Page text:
shatzkin111[1]On the subject of libraries getting rid of books, Mike Shatzkin has written a blog post following up some comments of his that were quoted without much context in a Toronto Globe & Mail article. The comments had to do with how difficult it would become to find public libraries in the future.

Shatzkin notes that the infrastructure for e-book distribution is currently sketchy by comparison to that for printed books which has grown up over the decades—but that won’t always be the case. And when that infrastructure for e-books arrives, the state of the world will look very different than it does now.

In a “fully e-booked world,” we will own or have access to many screens, replacing many instances that would formerly have used print. We’ll take them with us when we leave home, or we’ll borrow them in places like medical waiting rooms. We won’t need to carry as many paper items around anymore once much of our personal business lives on these screens.

The core purpose — the founding purpose — of a library, around which other things have grown, is to deliver access to printed words. Even the smallest local library almost certainly had more content housed within it than any individual had in their home and, in most cases, far more content than would be available at any local store. It was the books in the library that initially defined the library and attracted a core of patrons to it. When all of us have access to more books on our screens than are in the library, what’s the point to the library?

At least, that’s what I was thinking.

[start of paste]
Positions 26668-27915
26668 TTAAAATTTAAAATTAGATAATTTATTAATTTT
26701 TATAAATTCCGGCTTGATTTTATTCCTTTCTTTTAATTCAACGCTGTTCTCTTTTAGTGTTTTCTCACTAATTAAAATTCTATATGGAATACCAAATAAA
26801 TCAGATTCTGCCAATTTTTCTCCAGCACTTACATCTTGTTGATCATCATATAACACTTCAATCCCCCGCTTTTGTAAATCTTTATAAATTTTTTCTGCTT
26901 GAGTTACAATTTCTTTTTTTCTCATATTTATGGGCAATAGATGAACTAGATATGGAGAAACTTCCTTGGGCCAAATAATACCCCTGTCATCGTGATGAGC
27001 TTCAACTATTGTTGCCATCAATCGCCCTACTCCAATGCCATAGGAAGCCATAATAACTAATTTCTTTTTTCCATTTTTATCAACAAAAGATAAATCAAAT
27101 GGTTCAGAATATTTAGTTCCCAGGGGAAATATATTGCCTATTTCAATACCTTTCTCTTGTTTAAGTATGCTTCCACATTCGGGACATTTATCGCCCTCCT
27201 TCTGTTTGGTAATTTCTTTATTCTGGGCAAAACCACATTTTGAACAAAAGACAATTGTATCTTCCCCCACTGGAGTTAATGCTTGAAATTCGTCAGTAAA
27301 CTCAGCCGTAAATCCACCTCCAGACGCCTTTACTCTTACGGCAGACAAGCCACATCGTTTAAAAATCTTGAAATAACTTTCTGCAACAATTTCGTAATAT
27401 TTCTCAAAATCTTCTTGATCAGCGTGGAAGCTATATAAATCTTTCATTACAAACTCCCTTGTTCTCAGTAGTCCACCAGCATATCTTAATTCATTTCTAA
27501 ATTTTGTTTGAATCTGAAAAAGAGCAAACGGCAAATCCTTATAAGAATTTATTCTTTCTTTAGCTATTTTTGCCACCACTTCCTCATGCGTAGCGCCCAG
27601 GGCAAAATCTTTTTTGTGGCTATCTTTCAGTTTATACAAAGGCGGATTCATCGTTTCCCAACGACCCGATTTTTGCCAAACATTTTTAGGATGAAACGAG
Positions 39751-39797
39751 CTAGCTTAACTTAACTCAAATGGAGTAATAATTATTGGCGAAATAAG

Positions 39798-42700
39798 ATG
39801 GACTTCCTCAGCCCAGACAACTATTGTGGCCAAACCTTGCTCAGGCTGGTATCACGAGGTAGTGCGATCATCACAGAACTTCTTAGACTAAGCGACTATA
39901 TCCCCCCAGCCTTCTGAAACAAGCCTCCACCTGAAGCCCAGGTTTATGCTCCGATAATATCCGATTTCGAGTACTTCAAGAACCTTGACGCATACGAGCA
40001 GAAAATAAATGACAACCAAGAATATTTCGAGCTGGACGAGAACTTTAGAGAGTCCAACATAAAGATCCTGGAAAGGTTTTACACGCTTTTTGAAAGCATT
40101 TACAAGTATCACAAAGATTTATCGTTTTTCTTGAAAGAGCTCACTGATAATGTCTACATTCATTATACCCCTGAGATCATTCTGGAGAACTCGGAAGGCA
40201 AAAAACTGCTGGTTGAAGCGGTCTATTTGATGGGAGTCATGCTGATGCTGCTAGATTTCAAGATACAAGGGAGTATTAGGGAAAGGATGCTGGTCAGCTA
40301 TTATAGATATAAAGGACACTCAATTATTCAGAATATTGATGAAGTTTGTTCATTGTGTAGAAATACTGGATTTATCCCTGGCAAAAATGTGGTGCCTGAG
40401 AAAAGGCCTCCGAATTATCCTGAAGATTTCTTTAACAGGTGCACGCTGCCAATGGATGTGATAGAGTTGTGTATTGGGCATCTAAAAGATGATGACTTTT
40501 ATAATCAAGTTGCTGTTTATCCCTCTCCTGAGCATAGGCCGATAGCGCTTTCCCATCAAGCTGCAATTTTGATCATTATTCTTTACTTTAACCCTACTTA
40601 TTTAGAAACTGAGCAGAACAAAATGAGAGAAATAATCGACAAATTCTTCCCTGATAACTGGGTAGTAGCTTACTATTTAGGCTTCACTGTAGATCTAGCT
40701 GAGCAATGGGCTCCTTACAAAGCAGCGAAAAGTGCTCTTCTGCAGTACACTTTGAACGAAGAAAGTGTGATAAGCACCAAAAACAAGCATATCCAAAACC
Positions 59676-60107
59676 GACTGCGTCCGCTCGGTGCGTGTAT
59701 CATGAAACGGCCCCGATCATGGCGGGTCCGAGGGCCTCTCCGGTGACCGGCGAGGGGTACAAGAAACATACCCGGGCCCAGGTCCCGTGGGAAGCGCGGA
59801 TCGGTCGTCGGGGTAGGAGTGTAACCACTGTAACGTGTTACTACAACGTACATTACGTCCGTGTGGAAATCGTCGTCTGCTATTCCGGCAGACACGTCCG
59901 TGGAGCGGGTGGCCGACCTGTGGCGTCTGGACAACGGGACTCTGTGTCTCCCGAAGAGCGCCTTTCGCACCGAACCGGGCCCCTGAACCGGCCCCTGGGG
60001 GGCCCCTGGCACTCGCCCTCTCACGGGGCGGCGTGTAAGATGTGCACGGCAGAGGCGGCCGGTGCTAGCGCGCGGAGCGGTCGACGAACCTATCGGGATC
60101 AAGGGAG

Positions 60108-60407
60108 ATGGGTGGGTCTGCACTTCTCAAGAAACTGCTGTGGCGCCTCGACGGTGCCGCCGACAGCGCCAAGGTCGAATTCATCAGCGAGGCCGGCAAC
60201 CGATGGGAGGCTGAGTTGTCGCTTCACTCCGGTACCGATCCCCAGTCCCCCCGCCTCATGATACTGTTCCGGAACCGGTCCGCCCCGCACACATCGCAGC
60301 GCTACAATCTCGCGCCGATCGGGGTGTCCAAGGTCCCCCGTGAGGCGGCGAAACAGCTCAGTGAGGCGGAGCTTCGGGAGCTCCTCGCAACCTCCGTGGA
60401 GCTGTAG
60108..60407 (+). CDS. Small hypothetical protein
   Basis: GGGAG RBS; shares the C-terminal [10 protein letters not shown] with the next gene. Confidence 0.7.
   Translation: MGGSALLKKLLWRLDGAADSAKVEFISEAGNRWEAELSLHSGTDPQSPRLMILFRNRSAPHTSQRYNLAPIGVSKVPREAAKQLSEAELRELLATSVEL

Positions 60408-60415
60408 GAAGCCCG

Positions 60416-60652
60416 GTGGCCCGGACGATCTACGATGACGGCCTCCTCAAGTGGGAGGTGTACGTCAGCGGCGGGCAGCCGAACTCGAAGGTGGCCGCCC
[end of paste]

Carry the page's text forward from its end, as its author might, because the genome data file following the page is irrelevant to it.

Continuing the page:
Responding to a post by library professional Gary D. Price in response to his quoted remarks, Shatzkin brings up some other points. He expects libraries to vanish faster than the poor’s need will, whether that’s a good thing or not. He points out that communities could convert libraries into community centers that provide everything except books, and other community centers might be opened in the vacant storefronts left by closing bookstores—but he wonders whether a community center with few or no books could still be called a “library”.

He also notes that academic and special-purpose libraries will still be around, and there will still be a need for librarians even when printed books are in the minority. Librarians are trained in finding information in all media, after all; their association with books is only because they’ve been the major form of searchable media for so long.

An interesting take on this idea can be found in David Drake’s Republic of Cinnabar Navy series, which features librarian Adele Mundy as one of the main characters. Though Mundy doesn’t have books to reshelve (most of the time), she is an expert information search specialist, just like librarians of today. (She’s also handy with a gun, which is a much rarer librarian trait.)

When I showed this article to my mother, a school librarian, she found it interesting but doubted that it would happen in only fifteen years. But as Dr. Francis Collins of the Human Genome project said, we tend to overestimate the short term impact of a technology and underestimate the long term impact. I wonder what public libraries will look like in fifteen years?


  1. Perhaps that explains her fondness for used bookstores. The rarity of the catalyst does make a superpower all the most interesting. Though the truly paperless office seems to be one of those futures that remains perpetually just beyond the horizon.